He had a habit of answering the phone in that DI voice of his. I would notice that his voice grew softer and friendlier if the call was for him, but it would NEVER change if it was one of MY friends. I questioned him on this and his answer was, “That’s because I want your Hero-friends to know that they will NOT pull the same shit with me that they pull with their own parents!” He called all of us “Heroes”. I’m not sure that was a good thing. Ha!
All that aside, I have many, many wonderful memories with him (and hopefully that many more to come), and I’ve learned so many valuable things from him.
I posted this on Facebook today: “I have a very visual image in my head of when I was younger and we lived in Cambridge. I was 3 and/or 4 (it happened many nights). I’d wake up in the middle of the night (SEE? I’ve always been a night owl!) and go out in the parlor. Dad would be there, sitting in the middle of the floor with a record player on the floor in front of him, 45’s strewn all around him. After yelling, “WATCH YOUR STEP!” he would let me make my way VERY CAREFULLY to the couch and listen to the music with him. I loved those nights.”
Those nights were the best. He would talk to me about the music, as if I were older. I loved sharing music with him. As a family any car trip involved music and singing, and we would all try to out-do each other. Any song with one strong, high or loud note sung in it was the most fun (“She’s Gone”, “Smoke Gets in Your Eyes”, etc.) He even took us out in his ’67 Oldsmobile 442 for a few “night cruises” and we’d listen to music. (That’s where I get that from!) And he would take us out to a special record store in Dedham and we’d each be able to pick out a few 45’s. I remember how much he loved “Rock Me, Amadeus”. We tortured him with that one!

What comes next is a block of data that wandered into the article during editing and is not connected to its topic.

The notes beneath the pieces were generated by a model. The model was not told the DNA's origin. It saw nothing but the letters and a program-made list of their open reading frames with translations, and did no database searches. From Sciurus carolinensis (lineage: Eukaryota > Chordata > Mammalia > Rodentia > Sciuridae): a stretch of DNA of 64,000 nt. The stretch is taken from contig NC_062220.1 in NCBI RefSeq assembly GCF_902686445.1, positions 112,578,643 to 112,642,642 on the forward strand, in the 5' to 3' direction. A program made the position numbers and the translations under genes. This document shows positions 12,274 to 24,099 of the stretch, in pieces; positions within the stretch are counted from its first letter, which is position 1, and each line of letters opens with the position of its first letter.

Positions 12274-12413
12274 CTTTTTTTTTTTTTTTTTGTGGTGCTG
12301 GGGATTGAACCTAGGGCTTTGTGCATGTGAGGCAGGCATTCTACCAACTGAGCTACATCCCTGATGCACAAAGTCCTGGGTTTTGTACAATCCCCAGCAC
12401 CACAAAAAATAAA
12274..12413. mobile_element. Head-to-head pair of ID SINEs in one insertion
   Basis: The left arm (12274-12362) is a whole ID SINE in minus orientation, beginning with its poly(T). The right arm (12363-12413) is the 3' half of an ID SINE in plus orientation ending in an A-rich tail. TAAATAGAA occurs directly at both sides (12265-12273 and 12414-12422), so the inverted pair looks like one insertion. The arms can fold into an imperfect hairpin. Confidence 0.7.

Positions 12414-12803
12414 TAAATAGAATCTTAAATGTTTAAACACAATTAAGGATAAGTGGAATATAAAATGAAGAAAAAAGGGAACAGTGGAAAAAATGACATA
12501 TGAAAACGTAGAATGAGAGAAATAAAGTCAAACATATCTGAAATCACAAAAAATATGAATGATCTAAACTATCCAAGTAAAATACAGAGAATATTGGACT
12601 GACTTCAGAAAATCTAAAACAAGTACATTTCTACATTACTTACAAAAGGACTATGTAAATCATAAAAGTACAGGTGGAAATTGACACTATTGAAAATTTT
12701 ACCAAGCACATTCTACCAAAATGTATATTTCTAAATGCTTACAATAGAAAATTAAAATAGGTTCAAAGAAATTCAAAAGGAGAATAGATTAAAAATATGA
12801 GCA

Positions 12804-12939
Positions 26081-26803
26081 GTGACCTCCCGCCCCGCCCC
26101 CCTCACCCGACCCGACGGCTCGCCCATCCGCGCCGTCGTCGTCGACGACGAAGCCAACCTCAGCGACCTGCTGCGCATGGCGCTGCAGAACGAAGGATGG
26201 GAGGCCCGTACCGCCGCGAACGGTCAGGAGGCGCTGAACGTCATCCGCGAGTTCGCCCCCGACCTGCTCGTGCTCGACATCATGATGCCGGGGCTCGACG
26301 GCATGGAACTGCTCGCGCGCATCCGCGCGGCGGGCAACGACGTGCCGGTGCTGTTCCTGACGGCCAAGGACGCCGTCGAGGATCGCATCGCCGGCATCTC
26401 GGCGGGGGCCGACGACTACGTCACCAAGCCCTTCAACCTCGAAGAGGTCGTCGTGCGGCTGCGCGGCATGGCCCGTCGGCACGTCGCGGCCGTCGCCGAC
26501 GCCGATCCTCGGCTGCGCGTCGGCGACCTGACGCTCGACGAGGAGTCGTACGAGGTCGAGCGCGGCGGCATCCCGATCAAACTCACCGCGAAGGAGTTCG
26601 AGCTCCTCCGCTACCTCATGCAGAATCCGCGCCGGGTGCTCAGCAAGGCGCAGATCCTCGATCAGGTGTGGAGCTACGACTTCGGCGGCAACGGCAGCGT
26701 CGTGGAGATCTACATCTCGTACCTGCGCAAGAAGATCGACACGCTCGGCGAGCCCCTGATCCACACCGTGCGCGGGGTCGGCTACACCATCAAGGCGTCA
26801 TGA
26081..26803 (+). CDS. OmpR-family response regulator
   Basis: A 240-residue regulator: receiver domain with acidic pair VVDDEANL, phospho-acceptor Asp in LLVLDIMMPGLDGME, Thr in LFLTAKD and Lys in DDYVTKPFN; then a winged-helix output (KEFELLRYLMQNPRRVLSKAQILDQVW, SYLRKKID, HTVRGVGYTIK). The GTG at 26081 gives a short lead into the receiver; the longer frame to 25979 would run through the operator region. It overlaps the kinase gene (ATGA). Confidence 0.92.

I try to make sure I call him and tell him every time I realize he was right about something. That happened a lot more after I became a parent! Here’s something I haven’t told him yet, and it comes to me a lot. One “silly” little lesson he taught me was awareness. And it came out in the simplest of lessons, on the simplest of subjects: He told us when approaching any corner (and he was talking initially about when we were walking down a street, or in a store, or running) to keep in mind that somebody could be coming from that direction. How simple is that? And how huge is that? To be aware of other people. Yes, when I’m walking down a sidewalk I now slow down and keep a wide berth at corners and intersections, and when I’m driving it helps keep me defensive (not offensive—that happens when I see someone driving who is unaware!), but it goes so much further than that. Think about it. Awareness of other people. I won’t get all preachy about it, but think how many “collisions” could be avoided if we were more aware of each other.
Thank you for that, Dad. Happy Father’s Day! I love you.
(N.B. I can also thank him for my perfect driving record, because we three girls were given “car classes” and had to learn how a car worked before we were even allowed behind the wheel and because “HIS daughters would NOT be “women drivers”!)